Every sport develops its own unique culture wherever it is played, from the biggest such as football and basketball, to the more niche such as darts and bowling. However as the cultures evolve with the game, some regions become standout in the way they perform on a global level. New Zealand will always have great Rugby players and the US will always have great basketball players, but within eSports the lines become somewhat blurred as global competition happens on a daily basis. We’ll take a look at how the culture in some countries have managed to shape and develop eSports into what football is for South America.
To take over the spot of the big traditional sports will always be a tough ask – some have become such a deep part of a culture that it’s the norm, but as eSports has grown, it has been able to adopt many things that make the big sports what they are. With the help of online streaming platforms, the very best have been able to become standout and are superstars of their own right, events are growing and with them are the prize pools that are being offered giving people a way to make a living. As the games being played themselves have grown, so have areas around them – the bookies have capitalised, and the array of betting markets offered by these operators at SBO is in-line with the number of markets offered on traditional sports events. Operators are starting to find their footing, as people are finding an alternative way to show support to their favourite teams and to win a little something for themselves – viewership numbers going through the roof each year as millions join in the online interactive streams where they’re able to directly connect with their favourite stars, and the franchises that were found in the NBA and football are starting to find their way into eSports with organisations, with the bigs like FC Schalke and Golden Guardians picking up their own teams. But where did this get its start?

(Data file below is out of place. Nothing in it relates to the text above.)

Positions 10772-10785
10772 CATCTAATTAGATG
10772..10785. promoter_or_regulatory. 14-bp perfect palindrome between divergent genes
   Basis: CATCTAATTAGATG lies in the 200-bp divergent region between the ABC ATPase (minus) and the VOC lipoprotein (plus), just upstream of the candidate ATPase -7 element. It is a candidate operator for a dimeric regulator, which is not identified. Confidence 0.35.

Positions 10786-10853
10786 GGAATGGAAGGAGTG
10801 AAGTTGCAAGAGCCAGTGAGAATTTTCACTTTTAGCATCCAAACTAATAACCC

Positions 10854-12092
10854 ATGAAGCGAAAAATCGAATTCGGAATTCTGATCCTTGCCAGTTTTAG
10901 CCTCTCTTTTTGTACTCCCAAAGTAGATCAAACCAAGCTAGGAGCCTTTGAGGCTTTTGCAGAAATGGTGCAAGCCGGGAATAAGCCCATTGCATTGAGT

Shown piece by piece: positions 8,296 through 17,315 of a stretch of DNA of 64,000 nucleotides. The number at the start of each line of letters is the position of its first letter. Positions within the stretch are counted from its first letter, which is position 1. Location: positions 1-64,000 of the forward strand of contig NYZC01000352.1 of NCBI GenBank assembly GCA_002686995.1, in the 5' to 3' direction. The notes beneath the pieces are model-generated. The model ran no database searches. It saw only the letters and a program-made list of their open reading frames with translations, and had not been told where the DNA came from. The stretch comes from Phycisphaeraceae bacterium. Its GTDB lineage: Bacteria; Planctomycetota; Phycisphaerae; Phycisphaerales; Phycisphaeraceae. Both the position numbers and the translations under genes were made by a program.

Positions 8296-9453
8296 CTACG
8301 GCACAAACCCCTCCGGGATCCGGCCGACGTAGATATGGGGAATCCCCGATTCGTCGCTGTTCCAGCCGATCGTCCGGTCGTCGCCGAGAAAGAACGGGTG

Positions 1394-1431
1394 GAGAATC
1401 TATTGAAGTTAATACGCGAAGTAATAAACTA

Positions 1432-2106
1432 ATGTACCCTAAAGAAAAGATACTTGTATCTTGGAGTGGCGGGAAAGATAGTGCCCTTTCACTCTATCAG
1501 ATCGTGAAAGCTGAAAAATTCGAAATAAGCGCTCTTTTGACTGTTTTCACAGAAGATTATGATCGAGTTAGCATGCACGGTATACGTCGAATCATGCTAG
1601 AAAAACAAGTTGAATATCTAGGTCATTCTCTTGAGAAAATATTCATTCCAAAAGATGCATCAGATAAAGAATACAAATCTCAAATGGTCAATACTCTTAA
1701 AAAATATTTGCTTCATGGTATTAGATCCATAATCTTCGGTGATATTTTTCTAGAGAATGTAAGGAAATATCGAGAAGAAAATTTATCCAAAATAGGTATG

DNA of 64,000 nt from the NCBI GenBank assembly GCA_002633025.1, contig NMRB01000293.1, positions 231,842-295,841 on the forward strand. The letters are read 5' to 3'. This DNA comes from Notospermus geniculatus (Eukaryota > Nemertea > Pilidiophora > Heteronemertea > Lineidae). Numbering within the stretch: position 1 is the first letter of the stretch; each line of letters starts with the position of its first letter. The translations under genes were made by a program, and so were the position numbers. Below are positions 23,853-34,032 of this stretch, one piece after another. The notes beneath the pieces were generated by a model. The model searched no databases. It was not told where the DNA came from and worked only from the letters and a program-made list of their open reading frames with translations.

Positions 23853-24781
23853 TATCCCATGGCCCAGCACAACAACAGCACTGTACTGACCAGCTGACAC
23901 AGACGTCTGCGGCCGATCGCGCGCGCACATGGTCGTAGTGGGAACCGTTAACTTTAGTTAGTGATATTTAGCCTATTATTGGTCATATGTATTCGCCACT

South Korea is definitely one of the regions at the center – video games as a whole are considered to be a major social activity without stigma attached, the younger generation can grow up with the aspiration to be a professional electronic athlete and it’s very much considered a viable option to those who are talented enough to make it to the top. The openness has allowed the country with a medium sized pool of professional eSport athletes to become one of the top earners across all platforms and games.
Scandinavia as a region has also managed to set the bar in this regard – with Sweden representing the biggest group of players. Home to some of the biggest gaming events of the year such as Dreamhack, and Copenhagen Games in Denmark, following a passion in gaming has been something socially acceptable since the early nineties. Games such as DoTA and Counter-Strike had such a huge following in this part of the world that even today in the modern titles for these games, many of the top players and the top teams are represented from Sweden, Norway and Denmark.
China has always performed well in highly technical sports – they have a history of strong gymnastics and medal well in sporting events at the olympics such as shooting. Largely attributed to an incredible work ethic, Chinese athletes will dedicate themselves to the perfection of whatever they choose to do, and this has translated incredibly well into their growing eSport market. With their most accomplished eSport athletes boasting earnings in the millions of dollars, it’s easy to see why many pursue this as a career.
As popularity continues to grow, and the culture for online gaming develops globally, it’ll be an interest to many to see the shift from regular sports viewership, and the evolution in to eSport viewership.